Ford Escort RS1600/1800/2000 Review
The RS Escort is one of the great sports cars from the blue oval and still looks fantastic after all those years
Ford Escort RS1600/1800/2000
Less than a year ago at New Zealand’s Otago Rally, history was made when rising WRC star Haydon Patton won the event outright in a classic Ford Escort RS1800. Patton’s win marked the first time in 30 years that the event, a round of the NZ National Rally Championship, had been won by a rear-wheel drive car. Escort enthusiasts were probably not surprised.
RS Escorts – real and replica – now dominate historic rally events throughout the United Kingdom and in parts of Europe. Vision of these cars being driven at absurd speeds on ridiculously narrow roads suggests that owners don’t know how scarce or valuable the cars they are flinging about have become. Most likely they do know but do it anyway.
The world saw its first Twin-Cam Escort in 1968 and within weeks the Lotus-engined two-door had scored its first podium finish in a major European rally. Using a basic Ford block with Cosworth-designed overhead camshaft cylinder head the ‘Twin-Cam’ Escort was regarded as a giant-killer in circuit racing and rally events. Later RS1800 versions with an aluminium engine block could reliably deliver 155kW and increase that to over 180kW for shorter events.
Mark 1 RS1600s were among the most successful rally cars of all time, carrying Ford’s banner throughout the 1971-74 seasons and winning hundreds of national-level events. A Mexico version was produced to commemorate the Escort’s 1970 World Cup Rally dominance. Five of the top eight finishers were Escorts, using specially-produced 1.8-litre engines with a five-speed gearbox.
Released in 1975 the Escort Mark 2 RS1800 Group 2 offered factory and private competition customers an ‘off the shelf’ racer with a strengthened body shell and distinctive flared wheel-arch flares. A 14-point roll-cage was available, as was a five-speed transmission and limited-slip differential.
The RS, even once its engine reached 2.0 litres, was fast but prone to rear axle failures. Eventually in 1979 with Bjorn Waldegard driving, Ford scored its first World Rally Championship title in the driver and manufacturer categories. It would win the driver’s title again in 1981 with Ari Vatanen defying gravity and turbo-engined rivals.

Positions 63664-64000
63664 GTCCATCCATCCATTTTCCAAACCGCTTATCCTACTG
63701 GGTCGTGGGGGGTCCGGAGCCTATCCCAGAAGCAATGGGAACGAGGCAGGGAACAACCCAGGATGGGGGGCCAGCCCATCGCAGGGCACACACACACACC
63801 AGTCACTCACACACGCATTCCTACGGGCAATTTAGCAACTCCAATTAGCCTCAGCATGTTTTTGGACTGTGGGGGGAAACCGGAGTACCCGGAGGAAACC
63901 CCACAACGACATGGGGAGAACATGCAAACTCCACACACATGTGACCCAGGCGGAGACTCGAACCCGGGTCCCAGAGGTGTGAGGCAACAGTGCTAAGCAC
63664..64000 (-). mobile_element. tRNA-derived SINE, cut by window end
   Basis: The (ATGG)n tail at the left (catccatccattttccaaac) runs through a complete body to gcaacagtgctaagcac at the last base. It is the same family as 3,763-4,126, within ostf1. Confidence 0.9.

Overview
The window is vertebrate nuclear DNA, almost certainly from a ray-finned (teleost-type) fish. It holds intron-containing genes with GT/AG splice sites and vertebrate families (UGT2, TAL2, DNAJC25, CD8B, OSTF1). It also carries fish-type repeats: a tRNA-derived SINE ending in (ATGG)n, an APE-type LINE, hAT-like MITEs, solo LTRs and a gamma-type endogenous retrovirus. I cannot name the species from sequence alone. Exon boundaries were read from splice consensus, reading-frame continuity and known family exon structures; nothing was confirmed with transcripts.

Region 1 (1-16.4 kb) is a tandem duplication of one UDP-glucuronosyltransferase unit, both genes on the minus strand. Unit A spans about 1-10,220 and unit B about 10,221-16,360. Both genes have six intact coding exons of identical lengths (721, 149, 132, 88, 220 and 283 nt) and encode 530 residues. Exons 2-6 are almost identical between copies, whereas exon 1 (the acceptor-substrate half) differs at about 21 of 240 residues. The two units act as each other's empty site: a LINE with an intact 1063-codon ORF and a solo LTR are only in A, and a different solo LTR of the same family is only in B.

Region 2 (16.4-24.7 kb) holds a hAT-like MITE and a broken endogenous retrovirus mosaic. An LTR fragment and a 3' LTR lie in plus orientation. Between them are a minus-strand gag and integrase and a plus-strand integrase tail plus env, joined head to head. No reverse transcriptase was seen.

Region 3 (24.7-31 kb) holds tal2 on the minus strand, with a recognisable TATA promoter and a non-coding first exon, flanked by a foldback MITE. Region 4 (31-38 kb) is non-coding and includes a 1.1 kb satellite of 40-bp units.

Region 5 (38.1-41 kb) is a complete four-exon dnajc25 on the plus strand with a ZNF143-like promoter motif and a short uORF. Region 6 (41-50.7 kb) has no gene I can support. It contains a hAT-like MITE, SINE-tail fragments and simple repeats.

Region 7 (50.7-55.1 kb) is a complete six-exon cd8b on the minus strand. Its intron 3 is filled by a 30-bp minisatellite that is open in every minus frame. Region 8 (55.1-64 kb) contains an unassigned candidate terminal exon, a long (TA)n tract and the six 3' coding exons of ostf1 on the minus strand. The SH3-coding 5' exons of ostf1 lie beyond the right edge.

Specialists are knowingly tight-lipped about the likely number of RS1800s originally built and the numbers that survive. What is generally agreed is that 109 Mark 2 cars – virtually all of them painted white – were produced for UK sale. In addition an unspecified number of rally-spec cars were fitted out by teams contesting UK and Euro rallies.
Valuing an RS Escort is difficult, especially since most of the available cars are 20,000 kilometres away. UK-based Jason Lepley Motorsport displays a selection of collectible ex-Team cars while selling well-sorted and modified examples.
"Genuine RS1800 road cars are rare and prices range from £40-80,000 (A$85-180,000), Lepleys advised. "Buying a genuine works RS1800 is also difficult and can be very expensive. Prices range from around £90,000 to more than £200,000 depending on condition and how significant the car is. Some are more memorable than others."
RS1600/2000s can sometimes be found in Australia, including the odd survivor from a batch of 25 imported for competition use. Prices for authentic Mark 1 cars offered in the British market begin at A$55,000 but more than double that figure where there is significant history.
ESCORT OWNER: STEWART COLEMAN
"The first car I owned was a 1979 RS2000, a Mark 2 I’ve owned since new and it’s still in the garage.
"This one, the Mark 1, is pretty rare in this country and I bought it from friends around 1998. They wanted it to go to a good home and gave me the first option.
"Normally it would have a SOHC Pinto engine, this one has a Sierra Cosworth head on it and the usual go-fast goodies in it. Cams, solid lifters, high-compression pistons, Cosworth rods and crank, RS2000 sump, genuine Ford rocker box, close ratio helical-cut gears so it’s nice and quiet with lovely ratios. It has a Quafe 3.54 LSD.
"Standard it comes with trailing arms, this has got a Panhard put on it with Bilsteins all round, Group 4 discs up front with hi-spec four-spot calipers, while the rear has a disc kit from a Mark 3 Escort and Sierra Cosworth calipers.
"It has around 170-180hp, where a standard Pinto would be around 100-110. Nothing too radical, it’s nice and civilised. You can jump in it and drive to Sydney and back – it’s nice and reliable. I’ve got a big Group 1 tank in the back – it’s about 69 litres of plastic.
"Overall? It’s a fun little car. It’s lovely to drive, nice and small and nimble and responsive. Good brakes, good rack and pinion steering – lovely gear ratios."
Desirability (RS1800): 9/10
Running cost: 5/10
FORD ESCORT RS VALUE RANGE
RS1600/2000 MK1: $55,000 - 160,000
RS1800 MK2 RALLY: $120,000 - 260,000
Ford Escort RS1600/1800/2000
NUMBERS BUILT RS1600 – 947 RS1800 – 300 (est)
BODY 2-door sedan
ENGINE 1558/1835/1993cc OHC inline 4-cylinder
POWER & TORQUE RS1800 – 172kW @ 8200rpm, 217Nm @ 6750rpm
PERFORMANCE RS1600 – 0-100 9.3s, 0-400m: 16.9s
TRANSMISSION 4 or 5-speed
SUSPENSION Front: indep, with struts, coils & anti-roll bar. Rear: live axle with semi-elliptic springs, tele shocks & control arms
PRICE RANGE $55-260,000
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